To move from one cell to the next without using your mouse, just click the Tab key on your keyboard. Tabbing through a table goes from left to right and top to bottom. You can also use the arrow keys on your keyboard to move around a table.

Tip: Tables don’t support images or other media.

Turning the Header Row On or Off

You can identify the top row of a table as a header row to make it stand out. Select the table, then go to the Table Tools—Design tab on the ribbon and mark the Header Row box.

You can also turn a header row off. Just uncheck the Header Row box.

Banding Rows with Alternating Colors

You can quickly format tables with banded rows—alternating colors that help learners distinguish one row of data from another.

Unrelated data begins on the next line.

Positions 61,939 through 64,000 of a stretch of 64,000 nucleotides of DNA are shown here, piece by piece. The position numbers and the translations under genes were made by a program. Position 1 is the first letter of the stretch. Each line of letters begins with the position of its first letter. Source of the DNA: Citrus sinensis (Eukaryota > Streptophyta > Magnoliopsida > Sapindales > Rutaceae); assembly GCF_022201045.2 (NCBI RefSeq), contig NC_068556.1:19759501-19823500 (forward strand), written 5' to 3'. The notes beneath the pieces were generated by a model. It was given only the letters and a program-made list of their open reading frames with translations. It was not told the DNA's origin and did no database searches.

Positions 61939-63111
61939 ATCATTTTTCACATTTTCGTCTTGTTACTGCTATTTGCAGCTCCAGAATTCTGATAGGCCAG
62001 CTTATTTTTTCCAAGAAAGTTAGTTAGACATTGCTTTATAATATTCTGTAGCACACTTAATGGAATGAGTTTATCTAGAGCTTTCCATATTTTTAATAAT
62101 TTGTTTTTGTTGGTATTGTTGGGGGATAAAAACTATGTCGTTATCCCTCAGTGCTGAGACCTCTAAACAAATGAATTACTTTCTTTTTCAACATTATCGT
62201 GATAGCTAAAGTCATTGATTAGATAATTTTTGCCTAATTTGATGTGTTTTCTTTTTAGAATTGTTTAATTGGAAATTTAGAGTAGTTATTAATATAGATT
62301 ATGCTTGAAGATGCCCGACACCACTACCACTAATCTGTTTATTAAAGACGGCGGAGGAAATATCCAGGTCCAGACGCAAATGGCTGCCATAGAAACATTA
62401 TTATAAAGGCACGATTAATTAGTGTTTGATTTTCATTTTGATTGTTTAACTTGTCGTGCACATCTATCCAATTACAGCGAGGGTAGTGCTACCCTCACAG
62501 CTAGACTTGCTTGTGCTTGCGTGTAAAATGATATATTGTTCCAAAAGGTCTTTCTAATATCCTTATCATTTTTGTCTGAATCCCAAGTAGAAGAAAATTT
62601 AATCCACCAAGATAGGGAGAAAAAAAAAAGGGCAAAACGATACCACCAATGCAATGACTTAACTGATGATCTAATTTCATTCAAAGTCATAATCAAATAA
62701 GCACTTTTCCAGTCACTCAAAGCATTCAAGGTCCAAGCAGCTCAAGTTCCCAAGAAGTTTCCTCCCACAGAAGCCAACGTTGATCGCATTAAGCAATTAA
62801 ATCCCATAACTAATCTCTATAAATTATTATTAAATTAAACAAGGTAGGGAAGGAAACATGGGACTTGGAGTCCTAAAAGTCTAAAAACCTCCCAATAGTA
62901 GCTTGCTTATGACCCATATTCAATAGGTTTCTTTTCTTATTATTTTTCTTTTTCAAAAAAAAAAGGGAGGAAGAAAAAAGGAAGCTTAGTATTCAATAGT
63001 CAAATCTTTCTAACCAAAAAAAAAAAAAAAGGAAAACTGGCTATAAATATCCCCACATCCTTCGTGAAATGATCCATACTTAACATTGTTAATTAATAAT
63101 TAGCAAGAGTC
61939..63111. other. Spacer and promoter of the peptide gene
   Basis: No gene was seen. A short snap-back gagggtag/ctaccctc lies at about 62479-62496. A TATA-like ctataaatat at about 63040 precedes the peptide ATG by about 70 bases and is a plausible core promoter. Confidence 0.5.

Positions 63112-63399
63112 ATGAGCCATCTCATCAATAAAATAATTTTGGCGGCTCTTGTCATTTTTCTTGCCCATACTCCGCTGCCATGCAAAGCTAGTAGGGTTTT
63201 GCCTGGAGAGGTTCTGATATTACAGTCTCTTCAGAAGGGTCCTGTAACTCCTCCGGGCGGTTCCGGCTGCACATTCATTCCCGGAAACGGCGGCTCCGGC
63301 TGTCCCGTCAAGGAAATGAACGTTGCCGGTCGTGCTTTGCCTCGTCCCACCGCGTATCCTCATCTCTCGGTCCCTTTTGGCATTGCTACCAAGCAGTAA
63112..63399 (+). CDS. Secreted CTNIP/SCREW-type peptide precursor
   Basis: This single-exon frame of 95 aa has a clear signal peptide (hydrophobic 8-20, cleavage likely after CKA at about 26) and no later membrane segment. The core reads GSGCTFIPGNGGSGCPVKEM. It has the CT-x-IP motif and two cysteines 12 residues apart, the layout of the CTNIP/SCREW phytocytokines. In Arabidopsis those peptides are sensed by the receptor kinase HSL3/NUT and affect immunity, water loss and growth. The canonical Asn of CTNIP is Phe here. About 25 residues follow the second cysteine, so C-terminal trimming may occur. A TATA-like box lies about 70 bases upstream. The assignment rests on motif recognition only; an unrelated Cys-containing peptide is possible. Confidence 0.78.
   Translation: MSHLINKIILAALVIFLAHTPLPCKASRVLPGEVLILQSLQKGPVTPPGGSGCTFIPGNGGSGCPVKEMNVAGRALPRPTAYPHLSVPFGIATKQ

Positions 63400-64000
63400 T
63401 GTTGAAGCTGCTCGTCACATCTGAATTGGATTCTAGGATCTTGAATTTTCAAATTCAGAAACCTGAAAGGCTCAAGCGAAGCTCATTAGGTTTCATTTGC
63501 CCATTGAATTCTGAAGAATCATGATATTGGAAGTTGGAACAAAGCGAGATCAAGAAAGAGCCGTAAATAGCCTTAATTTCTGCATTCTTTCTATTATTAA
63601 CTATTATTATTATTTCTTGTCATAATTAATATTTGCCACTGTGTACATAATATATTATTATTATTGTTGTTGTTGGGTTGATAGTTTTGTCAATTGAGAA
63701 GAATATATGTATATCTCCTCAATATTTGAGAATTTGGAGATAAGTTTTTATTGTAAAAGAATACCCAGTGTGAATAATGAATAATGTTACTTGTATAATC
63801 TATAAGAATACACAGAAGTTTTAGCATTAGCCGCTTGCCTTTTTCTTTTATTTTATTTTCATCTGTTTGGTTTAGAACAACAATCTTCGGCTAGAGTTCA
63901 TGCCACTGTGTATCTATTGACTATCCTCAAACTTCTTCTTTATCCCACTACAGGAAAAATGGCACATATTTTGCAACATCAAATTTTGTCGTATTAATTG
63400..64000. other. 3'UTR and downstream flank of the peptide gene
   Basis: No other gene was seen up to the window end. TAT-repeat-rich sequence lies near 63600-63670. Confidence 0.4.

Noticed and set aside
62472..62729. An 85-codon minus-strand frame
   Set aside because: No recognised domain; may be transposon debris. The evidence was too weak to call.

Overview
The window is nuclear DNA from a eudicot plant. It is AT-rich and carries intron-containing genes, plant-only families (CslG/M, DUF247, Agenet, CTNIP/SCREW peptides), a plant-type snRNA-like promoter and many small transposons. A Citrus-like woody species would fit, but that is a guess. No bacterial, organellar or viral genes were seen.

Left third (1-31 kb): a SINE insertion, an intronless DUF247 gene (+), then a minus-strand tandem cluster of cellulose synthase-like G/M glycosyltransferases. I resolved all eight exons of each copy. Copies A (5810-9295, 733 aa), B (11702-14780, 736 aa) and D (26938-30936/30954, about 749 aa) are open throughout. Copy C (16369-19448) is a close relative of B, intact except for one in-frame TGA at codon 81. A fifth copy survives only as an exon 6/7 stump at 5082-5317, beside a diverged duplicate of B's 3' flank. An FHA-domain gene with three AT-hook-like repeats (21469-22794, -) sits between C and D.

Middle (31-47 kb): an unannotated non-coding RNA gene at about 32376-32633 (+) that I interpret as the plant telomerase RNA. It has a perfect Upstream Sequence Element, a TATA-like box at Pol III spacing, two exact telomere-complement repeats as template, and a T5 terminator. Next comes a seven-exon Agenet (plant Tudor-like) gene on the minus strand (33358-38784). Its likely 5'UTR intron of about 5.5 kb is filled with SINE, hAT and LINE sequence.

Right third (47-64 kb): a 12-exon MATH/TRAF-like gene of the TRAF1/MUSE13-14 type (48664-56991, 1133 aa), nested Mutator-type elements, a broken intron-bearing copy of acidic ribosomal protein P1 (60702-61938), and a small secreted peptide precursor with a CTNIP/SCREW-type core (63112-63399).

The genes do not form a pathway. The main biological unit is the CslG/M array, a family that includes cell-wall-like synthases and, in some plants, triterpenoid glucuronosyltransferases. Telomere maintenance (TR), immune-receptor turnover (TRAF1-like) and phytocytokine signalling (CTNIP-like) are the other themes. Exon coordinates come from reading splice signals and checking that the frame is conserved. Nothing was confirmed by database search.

Select the table, then go to the Table Tools—Design tab on the ribbon and mark the Banded Rows box. Or, uncheck the Banded Rows box to turn off color banding.

When banded rows are enabled, you can control the colors with quick styles.

Tip: When creating tables from scratch in Storyline, banded rows are enabled by default.

Applying Quick Styles to Tables

Format tables in a snap with Storyline’s gallery of ready-made table styles. Just select the table you want to customize, go to the Table Tools—Design tab on the ribbon, and click a style from the Table Styles drop-down list.

Tip: The color choices in the style gallery come from your theme colors.

Selecting Cells, Rows, and Columns

Here are tips for quickly selecting cells, rows, columns, or an entire table when you want to edit fill colors, borders, cell margins, alignment, and text.